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Adventitious Shoot Regeneration in Chrysanthemum

Adventitious Shoot Regeneration in Chrysanthemum - J Kor...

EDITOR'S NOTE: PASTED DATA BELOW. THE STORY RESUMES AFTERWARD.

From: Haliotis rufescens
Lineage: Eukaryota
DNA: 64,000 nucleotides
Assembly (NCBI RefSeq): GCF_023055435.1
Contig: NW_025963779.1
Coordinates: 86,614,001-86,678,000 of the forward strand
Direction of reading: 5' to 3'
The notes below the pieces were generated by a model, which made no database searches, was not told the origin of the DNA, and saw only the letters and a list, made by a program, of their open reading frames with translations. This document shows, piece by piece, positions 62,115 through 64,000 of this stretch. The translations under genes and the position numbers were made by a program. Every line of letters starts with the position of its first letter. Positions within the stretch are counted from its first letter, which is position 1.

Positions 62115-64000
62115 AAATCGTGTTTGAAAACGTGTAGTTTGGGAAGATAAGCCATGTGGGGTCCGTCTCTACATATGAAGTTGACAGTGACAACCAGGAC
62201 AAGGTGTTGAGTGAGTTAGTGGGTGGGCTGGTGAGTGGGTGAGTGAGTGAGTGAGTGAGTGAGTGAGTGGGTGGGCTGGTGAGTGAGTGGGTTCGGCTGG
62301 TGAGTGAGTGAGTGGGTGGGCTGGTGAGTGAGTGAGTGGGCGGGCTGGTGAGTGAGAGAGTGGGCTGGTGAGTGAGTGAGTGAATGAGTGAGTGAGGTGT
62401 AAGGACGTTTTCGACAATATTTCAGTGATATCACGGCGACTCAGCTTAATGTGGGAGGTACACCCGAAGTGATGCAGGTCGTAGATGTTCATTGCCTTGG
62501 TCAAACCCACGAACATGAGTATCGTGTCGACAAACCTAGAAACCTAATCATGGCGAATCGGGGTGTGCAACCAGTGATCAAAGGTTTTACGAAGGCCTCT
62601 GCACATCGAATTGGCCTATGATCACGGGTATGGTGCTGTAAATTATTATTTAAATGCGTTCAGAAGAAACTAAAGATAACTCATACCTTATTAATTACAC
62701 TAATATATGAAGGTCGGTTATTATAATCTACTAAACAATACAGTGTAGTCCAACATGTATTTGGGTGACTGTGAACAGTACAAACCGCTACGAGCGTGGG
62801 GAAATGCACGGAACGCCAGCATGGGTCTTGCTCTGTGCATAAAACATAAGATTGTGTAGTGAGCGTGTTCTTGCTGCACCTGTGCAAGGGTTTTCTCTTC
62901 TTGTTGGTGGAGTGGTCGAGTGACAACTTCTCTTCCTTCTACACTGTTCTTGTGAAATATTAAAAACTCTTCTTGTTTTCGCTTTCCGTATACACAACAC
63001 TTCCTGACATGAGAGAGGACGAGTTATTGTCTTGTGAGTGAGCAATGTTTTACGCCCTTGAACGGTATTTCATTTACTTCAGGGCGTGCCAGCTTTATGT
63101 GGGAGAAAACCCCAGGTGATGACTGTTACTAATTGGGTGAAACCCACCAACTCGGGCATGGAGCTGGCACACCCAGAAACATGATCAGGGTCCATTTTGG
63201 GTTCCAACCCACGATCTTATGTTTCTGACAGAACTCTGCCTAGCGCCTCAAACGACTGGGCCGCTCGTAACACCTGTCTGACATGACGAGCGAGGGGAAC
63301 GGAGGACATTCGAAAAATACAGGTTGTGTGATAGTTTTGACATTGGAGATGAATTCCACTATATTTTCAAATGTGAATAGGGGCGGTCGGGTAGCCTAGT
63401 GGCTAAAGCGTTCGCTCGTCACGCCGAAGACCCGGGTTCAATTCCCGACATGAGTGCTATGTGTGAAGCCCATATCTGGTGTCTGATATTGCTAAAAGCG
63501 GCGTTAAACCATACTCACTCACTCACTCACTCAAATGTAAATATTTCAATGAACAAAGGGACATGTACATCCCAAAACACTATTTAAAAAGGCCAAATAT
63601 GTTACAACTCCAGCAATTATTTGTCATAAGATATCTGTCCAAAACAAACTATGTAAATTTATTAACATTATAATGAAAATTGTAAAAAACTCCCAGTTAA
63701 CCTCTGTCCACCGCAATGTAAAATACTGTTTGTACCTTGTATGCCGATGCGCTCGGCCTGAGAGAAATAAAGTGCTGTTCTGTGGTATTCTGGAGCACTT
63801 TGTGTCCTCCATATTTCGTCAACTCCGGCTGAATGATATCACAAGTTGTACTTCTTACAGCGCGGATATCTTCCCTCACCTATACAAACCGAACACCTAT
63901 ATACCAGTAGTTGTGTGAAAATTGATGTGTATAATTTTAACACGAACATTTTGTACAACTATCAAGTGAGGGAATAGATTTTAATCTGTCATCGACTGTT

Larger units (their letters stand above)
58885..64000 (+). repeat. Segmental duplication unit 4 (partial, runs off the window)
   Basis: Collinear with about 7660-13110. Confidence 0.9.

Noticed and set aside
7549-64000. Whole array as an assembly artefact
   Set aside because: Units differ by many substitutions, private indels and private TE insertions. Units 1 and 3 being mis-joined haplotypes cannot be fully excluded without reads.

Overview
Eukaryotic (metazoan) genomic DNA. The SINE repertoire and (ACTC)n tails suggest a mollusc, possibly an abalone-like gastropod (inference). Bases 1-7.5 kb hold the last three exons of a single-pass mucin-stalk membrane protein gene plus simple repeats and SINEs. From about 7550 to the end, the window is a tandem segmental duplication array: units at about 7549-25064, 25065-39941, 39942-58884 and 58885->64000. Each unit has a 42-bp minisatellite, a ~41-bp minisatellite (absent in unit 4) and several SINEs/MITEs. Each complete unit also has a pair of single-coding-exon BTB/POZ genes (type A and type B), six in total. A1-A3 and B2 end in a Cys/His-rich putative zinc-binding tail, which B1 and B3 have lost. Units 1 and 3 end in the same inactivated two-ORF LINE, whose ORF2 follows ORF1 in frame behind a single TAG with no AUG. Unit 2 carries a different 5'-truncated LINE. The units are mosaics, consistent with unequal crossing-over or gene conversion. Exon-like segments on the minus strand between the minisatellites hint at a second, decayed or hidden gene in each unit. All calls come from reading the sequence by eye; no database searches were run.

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Unformatted text preview: J. Kor. Soc. Hort. Sci. 46(5):335—340. 2005. Adventitious Shoot Regeneration in Chrysanthemum as Affected by Plant Growth Regulators, Sucrose, and Dark Period So Hyeon Parkl, Gyeong Hee Kim‘, and Byoung Ryong Jeongz’” [Agricultural Technology Center of Busan Metropolitan City, Busan 618440, Korea ZDepartmenl of Horticulture, Division of Applied Life Science, Graduate School, Gyeongsang National University, Jinju 660-701, Korea jlnstitute of Agriculture and Life Science, Gyeongsang National University, Jinju 660- 701, Korea (*Corresponding author) Abstract. Adventitious shoots were regenerated from three Chrysanthemum (Dendranthema grandiflora) cultivars ‘Orlando’, ‘Klondike’, and ‘Pink Pixie Time’. Explants were taken from petals, stems, and leaves. Adventitious shoot formation from petal explants was greatly influenced by plant growth regulators, sucrose, and dark period. Shoots were regenerated on modified MS medium (MS salts, B5 vitamins, and 0.8% agar) supplemented with various combinations of 6—benzylamino purine (BAP), kinetin, and indole-3—acetic acid (1AA). ‘Orlando’ gave the greatest number of shoots per explant on modified MS medium containing 57.1 uM 1AA, 44.2 uM BAP, and 0.4 uM kinetin (regeneration medium). Number of shoots per petal explant increased in the dark as compared to the light condition. The greatest number of shoots in ‘Orlando’ and ‘Klondike’ was observed on the regeneration medium containing 6% (w/v) sucrose. Regenerated shoots could be easily rooted and transferred to a glasshouse condition. All regenerated plants showed the same morphological characteristics of vegetative organs in comparison to those of the stock plant. Additional key words: Dendrantlzema grandiflorum, micropropagation, morphological characteristics, organogenesis Introduction Regeneration in Chrysanthemum was achieved mainly through organogenesis (Kaul et al., 1990). Hill (1968) reported the formation of shoots on callus cultures, derived from stem and leaf explants. Hattori (1992) used sections of the receptacle for the production of adventitious shoots and Ben-Jacov and Langhans (1970) and Earle and Langhans (1974a, b) obtained adventitious shoots via callus, derived from a stem tip. Since then, regeneration in Chrysanthemum has been successful by using various explants such as flower buds (Dabin et al., 1983), stem (Annadana et al., 2000; Lu et al., 1990), and leaf (Slusarkiewicz et al., 1981). Regeneration depends on concentration and type of plant growth regulators, especially auxins and cytokinins. The optimum ratio of auxin and cytokinin for shoot organogenesis in Chrysanthemum was contradictory among investigators. In spite of many researches on plant regeneration in Chrysanthemum, it still has many pro- blems. A drawback of the most protocols is cultivar specificity. Therefore, plant regeneration protocol of new cultivars has usually been found by trials and errors. Sucrose has a role to provide energy which is necessary for the organ initiation (Amirato and Steward, 1971). In addition, the beneficial effect of high sucrose concen- Received September 1, 2005; accepted October 25, 2005. 335 trations in the regeneration medium has been attributed to an osmotic effect (Kong and Yeung, 1992). Cultural environment was also important for successful plant regeneration. In callus formation from most explants and cell cultures, consecutive dark condition was more efficient. When the explant cultured in dark condition was moved to light condition, many shoots were supposed to be formed (Rugini, 1988). Plantlet production via the process of organogenesis is now firmly established as an important tool for micro- propagation and gene transfer techniques. However, it needs effective condition according to species and cultivar. Materials and Methods Preparation of three type explants for shoot regeneration Leaf disc explants excised from leaves on 6-week—old plant were grown on modified MS medium supple- mented with MS salts (Murashige and Skoog, 1962), B5 vitamins (Gamborg et al., 1968), 30 g-L’l sucrose, and 8 g-L'1 agar with pH 5.8 adjusted before autoclaving. The leaves were out about 5 mm away from the midrib. The slices were cut across along their length to produce explants of about 36 mm2 in size (Annadana et al., 2000). The leaf explants were then planted with the 336 So Hyeon Park, Gyeong Hee Kim, and Byoung Ryong Jeong adaxial side up on the regeneration medium. Modified MS medium with 3% (w/v) sucrose, 0.8% (w/v) agar, 57.1 uM indole-3-acetic acid (1AA), 44.2 uM 6-benzyl- amino purine (BAP), and 0.4 uM kinetin was used as the regeneration medium. Internodal stem segments were sliced into pieces of about 5 mm in length. The slices were placed horizontally on the regeneration medium. Flowering was induced by short day treatments in a greenhouse. After floral initiation, young flower petals were isolated and sterilized in 1.0% (w/v) NaOCl solution for 10 min, followed by rinsing three times in sterile distilled water. After sterilization, ovaries and the other terminal parts were excised from the petal using a surgical blade and the remaining petals were cut into 6 mm long segments. The petal explants were then planted on the regeneration medium with the abaxial sides of the petal to face down (Tanaka et al., 2000). One month after initiation of culture, adventitious shoots were elongated on modified MS medium containing 0.46 uM kinetin. Adventitious shoots were planted in Magenta boxes (GA7, Sigma Chemical Co., St. Louis, MO, USA) and incubated under 16 h photoperiod of 40 umol-m‘Z-s'l photosynthetic photon flux (PPF) provided by cool white fluorescent lamps, at 25 i 1°C and 70—80% RH. Number of adventitious shoots and roots were counted 1 month after the initiation of the shoot elongation culture. Effect of combination of plant growth regulators and of sucrose on shoot regeneration The percentage shoot regeneration from stem and leaf explants was low in experiment of explant type. Hence, petal segments were selected as experimental materials for determination of the influence of plant growth regulators. Nine treatment combinations were used in the experi- ment including combination of IAA, BAP, and kinetin (Table 1). Modified MS medium was used as the control. Four explants were planted in each petri dish (90 X 150 mm). Each treatment was repeated three times. Adventi- tious shoots and roots were counted after 1 month of shoot elongation. The effect of sucrose concentration was also examined. Petal explants were incubated on modified MS medium (0.8% agar and B5 vitamins) supplemented with 57.1 uM IAA, 44.2 “M BAP, 0.4 pM kinetin, and 3, 6, 9 or 12% (w/v) sucrose. Modified MS medium supplemented with 57.1 uM IAA, 44.2 uM BAP, and 0.4 uM kinetin without sucrose was used as the control. Five explants were planted in each petri dish (90 X 150 mm). Each treatment was repeated three times. After 1 month of shoot elongation, adventitious shoots and roots were counted. Effect of dark period on shoot regeneration To investigate the effect of dark incubation period on the induction of shoots, petal explants were cultured for the initial 6, 12, or 18 days in darkness and then were transferred to a standard illumination condition where they were kept for additional 3 weeks. The explants in the control were kept under 16 h photoperiod of 40 umol-m‘Z-s‘1 PPF provided by cool white fluorescent Table 1. Effect of plant growth regulators on the numbers of adventitious shoots and roots regenerated per petal explant of three Chrysanthemum cultivars. Plant growth regulator (uM) No. of shoots per explant No. of roots per explant 1AA BAP Kinetin ‘Orlando’ ‘Pink Pixie Time’ ‘Klondike’ ‘Orlando’ ‘Pink Pixie Time’ ‘Klondike’ 0 0 0 0.0 0.0 0.0 0.0 0.0 0.0 57.1 44.2 0.4 8.7 8.2 3.2 0.0 0.0 0.0 57.1 44.2 0 6.7 5.4 3.2 0.0 0.0 _ 0.0 57.1 0 0.4 0.0 0.3 0.0 1.5 0.6 10.9 57.1 0.4 0 3.1 2.0 0.0 3.8 2.7 8.1 5.7 44.2 0.4 0.6 0.9 0.5 0.0 0.0 0.0 5.7 44.2 0 0.4 0.5 0.0 0.0 1.3 0.0 5.7 0 0.4 0.1 0.3 0.0 1.4 1.6 2.8 5.7 0.4 0 0.1 0.3 0.0 0.3 2.0 0.0 Plant growth regulator *** Cultivar * * * plant growth regulator X cultivar *** **’***Significant at P: 0.01 or 0.001, respectively. *** ** *** J. Kor. Soc. Hort. Sci. 46(5):335~340. 2005. 337 lamps for 5 weeks. Modified MS medium with 3% (w/v) sucrose, 0.8% (w/v) agar, 57.1 uM 1AA, 44.2 uM BAP, and 0.4 pM kinetin was used as the culture medium. Subsequent establishment ex vitro After 2 months of culture, 3—4 cm long plantlets derived from petal explants were washed in tap water to remove agar and then were transferred to lOO-cell plug trays containing a commercial plug medium (Tosilee medium, Shinan Grow C0,, Jinju, Korea). The plants were kept on a greenhouse bed with a fogging system for ex vitro acclimatization for 2—3 weeks before they were transferred to a greenhouse bench. A complete nutrient solution was supplied daily through an overhead irrigation system. Results and Discussion Effect of explant type on shoot regeneration The first morphogenetic change, observed after 2 weeks in culture in all cultivars and explant types, was the development of callus at the cut surfaces (Fig. 1). In 3 weeks in culture the first adventitious shoot arising from explants was visible. Shoots elongated rapidly over the next 4 weeks following the initiation. When experiment was conducted to find out the most efficient explant type on modified MS medium sup- plemented with 57.1 pM 1AA, 44.2 pM BAP, and 0.4 pM kinetin, the greatest number of shoots per explant was formed from petal explant (Table 2). Petal explants of ‘Orando’ gave the greatest number, 9.30 per explant, of shoots. Stern and leaf explants showed poor regeneration percentage in all cultivars (Table 2). Effect of combination of lAA, BAP, and kinetin and of sucrose concentration Petal explants of three cultivars formed the most adventitious shoots in the combination containing 57.1 uM 1AA, 44.2 uM BAP, and 0.4 pM kinetin (Table 1). On the medium containing the same concentrations of IAA and BAP but without 0.4 uM kinetin, ‘Klondike’ showed 3.2 shoots per explant. But most shoots did not develop well. ‘Klondike’ showed the greatest, 10.9 roots per explant, in the medium containing 57.1 uM IAA and Fig. l. The established organogenetic procedure of plant regeneration from petal explants in Chrysanthemum cultivar ‘Orlando'. A, Petal explant removed of ovary and the other terminal parts; B, development of callus of a transparent color at the cut surfaces; C and D, primordia formation in 2—3 weeks in culture and the first adventitious shoot arising from explants, respectively; E, rapidly elongated shoots over the next 3—4 weeks; F, plantlets with entangled shoots and roots; G, plantlets having well~developed roots and shoots, and greater than 2 cm in size; and H, the regenerated plant with flowers bloomed in a greenhouse. 338 S0 Hyeon Park, Gyeong Hee Kim, and Byoung Ryong Jeong Table 2. Effect of explant type on shoot regeneration in three Chrysanthemum cultivars on modified MS medium sup- plemented with 57.1 uM IAA, 44.2 ”M BAP, and 0.4 11M kinetin. No. of shoots Cultlvar Explant formed per explan’t ‘Orlando’ Stem 1.1 Leaf 3.4 Petal 9.3 ‘Pink Pixie Time’ Stem 0.4 Leaf 0.2 Petal 6.1 ‘Klondike’ Stem 0.2 Leaf 0.2 Petal 1.3 t-test in each cultivar *** ***Significant at P = 0.001. 0.4 uM kinetin. In the medium containing 57.1 uM IAA and 0.4 uM BAP, ‘Orlando’ and ‘Klondike’ showed simultaneous rooting. The explant planted on the medium containing no plant growth regulators turned brown or died in 3—4 weeks. Lu et a1. (1990) reported 2.22 uM BAP and 5.37 uM NAA were most. effective for shoot regeneration in ‘Royal Purple’, while Khehra et a1. (1995) reported 4.44 “M BAP and 2.69 uM NAA were most effective in ‘Early Charm’. Kaul et a1. (1975) reported 5 uM NAA and 5 uM BAP were optimum in eleven Chrysanthemum cultivars. These results may reflect cultivar specificity. Based on the previous studies, Chrysanthemum cultivars may be classified into three groups depending on their regeneration responses to plant growth regulators. Some cultivars showed effective regeneration in higher concen- trations of auxin than cytokinin (Lu et al., 1990), some cultivars showed effective regeneration in higher concen- trations of cytokinin than auxin (Bush and Pueppke, 1991; Earle and Langhans, 1974a; Khehra et al., 1995; Ledger et al., 1993; Low et al., 1993; Slusarkiewicz et al., 1981), and the other cultivars showed effective regeneration in similar concentrations of auxin and cyto- kinin (Kaul et al., 1990). Also, leaf explants needed higher auxin concentrations as compared to stem ex- plants and that means different parts of the plant reacted differently to plant growth regulators added to the medium (Kaul et al., 1990). Our experiment showed petal explants needed similarly high concentrations of auxin and cytokinin and they were more responsive than stem or leaf explants. These differential responses among different types of explants to exogenously applied plant .- a + 'Orlando' —0* 'Pluk Pixie Time' + ‘Klondike' a N l _. o .7 No. of shoots formed per explant Sucrose concentration (%) Fig. 2. Effect of sucrose concentration on adventitious shoot regeneration from petal explant of three chrysanthemum cultivars. Vertical bar means SE of the mean. growth regulators may have been caused by different concentrations of endogenous plant growth regulators. Many shoots were regenerated from petal explants on the medium containing high concentrations of auxin and cytokinin as compared to the general tendency in which high auxin and low cytokinin are required for rooting and low auxin and high cytokinin are required for shooting. The effect of sucrose concentration of the medium containing 57.0 uM IAA, 44.0 uM BAP, and 0.4 uM kinetin was evaluated for ‘Orlando’, ‘Pink Pixie Time’, and ‘Klondike’ (Fig. 2). Two to three percent (w/v) sucrose has been commonly used for the optimum shoot development in Chrysanthemum (Earle and Langhans, 1974b; Hill, 1968; Khalid et al., 1989). Roest and Bokelmann (1975) reported that the presence of sucrose in the culture medium is required for the initiation and development of adventitious shoots. The greatest number of shoots in ‘Orlando’ and ‘Klondike’ was observed on the medium containing 6% (w/v) sucrose. The greatest number of adventitious shoots was produced in ‘Pink Pixie Time’ which, unlike the other two cultivars, showed more adventitious shoots in the medium containing up to 9% (w/v) sucrose. However, on the medium containing 9 or 12% (w/v) sucrose, the regenerated shoots of all three cultivars turned black. Hammersley-Straw and Thorpe (1988) reported that adventitious shoot formation from callus cultures of tobacco (Nicotiana tabacum) was completely suppressed in the presence of 12% (w/v) sucrose. In this experi- ment, expression of organogenesis from petal explants of Chrysanthemum on the medium containing high concen- trations of sucrose might have been due to osmotic effects rather than to the absolute nutritional requirement. Effect of dark period on shoot regeneration To find out what influence dark incubation period has J. Kor. Soc. Hort. Sci. — 'Orlando' :1?an Pixie Time' T _ ‘Klondlke' No. of shoots formed per explant 0 6 12 18 Dark period (Day) Fig. 3. Effect of dark period on adventitious shoot regeneration from petal explant of three Chrysanthemum cultivars. Vertical bar means SE of the mean. on shoot regeneration, dark incubation period of 0, 6, 12, or 18 days at the beginning of culture was experimented (Fig. 3). The number of adventitious shoots produced was significantly influenced by the initial dark incubation period. Cultures maintained under a continuous light condition from the beginning without any dark incubation showed no shoot differentiation. ‘Orlando’ and ‘Klondike’ showed greater number of shoots formed in 12 days as compared with that in 6 or 18 days of dark incubation treatment. However, ‘Pink Pixie Time’ showed much more shoot formation in 18 days of dark incubation treatment unlike the other two cultivars. Although there was a slight difference among cultivars. generally 12 to 18 days of dark incubation gave the greatest number of shoots regenerated on the medium with the same concentrations of plant growth regulators. Explants in no dark incubation treatment did not form any callus. From this result, it is considered that callus formation in organogenesis is accelerated by dark incubation at the initial culture period in the same way as embryogenic callus formation in embryogenesis is enhanced by the dark incubation (Tanaka et al., 2000). This research suggests an efficient plant regeneration method in Chrysanthemum, through the shoot organo- genesis from petal explants. The regeneration efficiency was improved by high concentrations of auxin and cytokinin, increasing the initial dark incubation period and sucrose concentration. Acknowledgment: This work was financially support— ed by the Brain Korea 21 project. Literature Cited Annadana, S., M. Ademaker, M. Ramanna, M. Udayakumar, and J. Jong. 2000. Response of stem explants to screening and explant source as a basis for methodical advancing of 46(5):335—340. 2005. 339 regeneration protocols for Chrysanthemum. Plant Cell Tiss. Organ Cult. 62:47—55. Ben-Jacov, J. and R.W. Langhans. 1970. A tissue culture tech- nique for rapid multiplication of Chrysanthemum morifolium. 19th Int. Hort. Congr., Tel Aviv. p. 211—225. (Abstr.) Bush, AL. and SO. Pueppke. 1991. Cultivar—strain specificity between Chrysanthemum morz'jblium and Agrobacterium tumefaciens. Physiol. Mol. Plant Pathol. 39:309—323. Dabin, P., D. Choisez-Givron, and A. Dekeyer. 1983. In vitro culture of buds applied to the vegetative propagation of chry- santhemum cv. White Spider. Bulletin du Societe Royale and de Botani Belgique 116:161—166. Earle, ED. and R.W. Langhans. 1974a. Propagation of Chrysan- themum in vitro. 1. Multiple plantlets from shoot tips and the establishment of tissue cultures. J. Amer. Soc. Hort. Sci. 99:128—132. Earle, ED. and R.W. Langhans. 1974b. Propagation of Chrysan— themum in vitro. 11. Production, growth, and flowering of plantlets from tissue cultures. J. Amer. Soc. Hon. Sci. 99:352—358. Gamborg, O.L., R.A. Miller, and K. Ojima. 1968. Nutrient requirements of suspension of soybean root cells. Exp. Cell Res. 50:151—158. Hammersley-Straw, D.R.H. and TA. Thorpe. 1988. Use of osmotic inhibition in studies of shoot formation in tobacco callus cultures. Bot. Gaz. l49:303~310. Hattori, K. 1992. The process during shoot regeneration in receptacle culture of Chrysanthemum, Chrysanthemum mori— folz‘um Ramat. Jpn. J. Breed. 42:227—234. Hill, GP. 1968. Shoot formation in tissue culture of Chrysanthe- mum ‘Bronze Pride’. Physiol. Plant. 21:386—389. Kaul, V., R.M. Miller, J.F. Hutchinson, and D. Richards. 1990. Shoot regeneration from stem and leaf explants of Dendran- thema grandiflora Tzvelev (syn. Chlysanthemum morifo/ium Ramat.). Plant Cell Tiss. Organ Cult. 21:21—30. Khalid, N., M.R. Davey, and J.B. Power. 1989. An assessment of somaclonal variation in Chrysanthemum morz'foh'um: The generation of plants of potential commercial value. Sci. Hort. 38:287—294. Khehra, M., K.C. Lowe, M.R. Davey, and J.B. Power. 1995. An improved micropropagation system for Chrysanthemum based on pluronic F-68-supplemented media. Plant Cell Tiss. Organ Cult. 41:87—90. Kong, L. and EC Yeung. 1992. Development of white spruce somatic embryos. II. Continual shoot meristem development during germination. In Vitro Cell. Dev. Biol. 28:125—131. Ledger, S.E., S.C. Deroles, and N.K. Given. 1993. Regeneration and Agrobacterium-mediated transformation of Chrysanthe— mum. Plant Cell Rpt. 10:195—199. Low, J.M., M.R. Davey, J.B. Power, and KS. Blundy. 1993. A study of some factors affecting transformation of Chrysanthe- mum and plant regeneration of Dendranthema grandz'flom Tzvelev. Plant Cell Tiss. Organ Cult. 33:171—180. Lu, C., G Nugent, and T. Wardley. 1990. Efficient, d...